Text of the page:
Listee Features — Criminal Justice

Nadine Allen


First completing coursework at Mount St. Joseph University, Judge Nadine Lovelace Allen earned a bachelor’s degree from the Ohio State University. However, she found herself dissatisfied with the first job she got out of college and ultimately decided to take a law school aptitude test, inspired to the field by a female judge she knew. She passed the exam and was immediately admitted to the Capital University Law School, where she graduated with a Doctor of Jurisprudence. This was also the beginning of her becoming politically active as she became increasingly aware of the disparities within the legal system during the early years of her career. Licensed to practice law by the Ohio State Bar in 1977, Judge Allen became

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Makeba Wright


At a young age, Makeba L. Wright witnessed a drug bust in her neighborhood and became fascinated with how law enforcement operated. She began her career as a patrol officer with the Dougherty County Police Department in 2004, rising to become a lieutenant in the drug unit by 2007. Subsequently, she joined the Southwest Georgia Regional Airport as a safety officer from 2007 to 2010 before serving for more than a decade as an investigator with the Dougherty County District Attorney’s Office from 2010 to 2022. During this time, Ms. Wright completed a bachelor’s degree in criminal justice from Albany State University in 2008, which was followed by a Master of Science in forensic psychology from the Chicago School of

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Reneau Kennedy


Reneau Charlene Ufford Kennedy, EdD, is a consulting forensic psychologist in private practice with more than 25 years of service within the justice system. Dr. Kennedy describes herself as a “natural public servant,” and she began her career as a teacher and counselor in Australia and Papua New Guinea after earning a Bachelor of Science in psychology, speech, and education from Willamette University in 1975. She began to recognize her calling toward counseling when she found that she often enjoyed helping the students who would linger after class with questions more than she enjoyed teaching the class. Dr. Kennedy continued her education at the University of Oregon, where she was awarded a Master of Science in psychology in 1981 and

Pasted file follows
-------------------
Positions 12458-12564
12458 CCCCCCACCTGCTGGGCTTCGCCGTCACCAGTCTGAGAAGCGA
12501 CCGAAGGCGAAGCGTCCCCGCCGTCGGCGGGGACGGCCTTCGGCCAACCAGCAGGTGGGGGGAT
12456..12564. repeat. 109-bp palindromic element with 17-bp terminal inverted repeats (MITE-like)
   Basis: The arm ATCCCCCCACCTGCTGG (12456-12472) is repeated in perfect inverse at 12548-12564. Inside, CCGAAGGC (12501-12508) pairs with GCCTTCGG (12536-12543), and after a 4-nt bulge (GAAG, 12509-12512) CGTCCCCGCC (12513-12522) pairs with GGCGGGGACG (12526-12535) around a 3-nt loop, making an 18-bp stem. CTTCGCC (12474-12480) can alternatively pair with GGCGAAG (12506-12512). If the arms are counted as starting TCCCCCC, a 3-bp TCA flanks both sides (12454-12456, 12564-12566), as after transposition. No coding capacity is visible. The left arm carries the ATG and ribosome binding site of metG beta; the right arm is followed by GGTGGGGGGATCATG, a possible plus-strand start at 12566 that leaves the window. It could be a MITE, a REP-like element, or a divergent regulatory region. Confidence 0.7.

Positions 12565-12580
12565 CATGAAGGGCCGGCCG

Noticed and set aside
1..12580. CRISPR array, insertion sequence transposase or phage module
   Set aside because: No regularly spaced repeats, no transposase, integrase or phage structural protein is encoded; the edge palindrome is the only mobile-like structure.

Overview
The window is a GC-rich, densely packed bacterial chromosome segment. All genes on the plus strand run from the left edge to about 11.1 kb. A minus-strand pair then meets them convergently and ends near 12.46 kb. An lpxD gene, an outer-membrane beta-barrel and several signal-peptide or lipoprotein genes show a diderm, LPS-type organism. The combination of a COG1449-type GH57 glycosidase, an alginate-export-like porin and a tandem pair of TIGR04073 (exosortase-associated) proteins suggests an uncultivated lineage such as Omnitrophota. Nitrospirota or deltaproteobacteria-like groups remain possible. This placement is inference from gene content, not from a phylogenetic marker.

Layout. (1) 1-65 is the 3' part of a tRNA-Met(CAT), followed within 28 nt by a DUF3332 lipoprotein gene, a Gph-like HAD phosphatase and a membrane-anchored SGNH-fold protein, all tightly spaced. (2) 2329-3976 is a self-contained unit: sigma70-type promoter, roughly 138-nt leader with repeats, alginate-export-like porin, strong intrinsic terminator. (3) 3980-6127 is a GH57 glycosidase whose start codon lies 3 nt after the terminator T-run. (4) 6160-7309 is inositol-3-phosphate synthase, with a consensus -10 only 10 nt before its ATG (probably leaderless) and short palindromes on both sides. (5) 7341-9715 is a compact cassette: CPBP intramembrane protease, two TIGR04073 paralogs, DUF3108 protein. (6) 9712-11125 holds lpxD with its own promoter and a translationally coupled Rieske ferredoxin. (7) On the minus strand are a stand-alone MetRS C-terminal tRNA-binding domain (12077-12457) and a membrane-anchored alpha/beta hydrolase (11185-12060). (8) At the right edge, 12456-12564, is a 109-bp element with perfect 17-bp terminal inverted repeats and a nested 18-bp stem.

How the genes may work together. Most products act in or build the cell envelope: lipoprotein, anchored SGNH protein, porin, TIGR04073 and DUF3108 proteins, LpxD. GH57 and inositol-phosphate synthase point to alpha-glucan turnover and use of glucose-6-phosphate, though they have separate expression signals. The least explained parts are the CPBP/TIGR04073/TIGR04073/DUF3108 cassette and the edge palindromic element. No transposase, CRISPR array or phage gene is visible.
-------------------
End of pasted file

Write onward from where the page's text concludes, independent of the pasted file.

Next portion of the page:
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Emily Reed


Now retired, Emily A. Reed concluded her career as a systems and database administrator in the Delaware Department of Services for Children, Youth and Their Families. Prior to this position, she served as an adjunct professor of criminal justice at the University of Delaware from 1994 to 2001 and also taught at La Salle University, Brandywine College, Ursinus College, St. Joseph’s College and Western New England University over the course of her career. In addition to her educational endeavors, she also spent time as a management analyst with Delaware Criminal Justice Council and the Delaware Division of Corporations as well as an assistant planner for the town of Enfield, Connecticut. She has remained active in her retirement, teaching with the

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Known for her extensive knowledge of criminal justice, Helen Corrothers continues to lend her services to those in her community. She has worked as a member of the ethics committee of the American Correctional Association since 2003, as a member of the past president council of the American Correctional Association since 1998, as an independent consultant since 1996, and as a member of the Delaware Assembly of the American Correctional Association since 1993. Previously, Commissioner Corrothers garnered experience as a fellow of the United States Department of Justice, the commissioner of the United States Sentencing Commission and the United States Parole Commission, the superintendent of the Women’s Unit of the Arkansas Department of Correction, the social interviewer of the Arkansas

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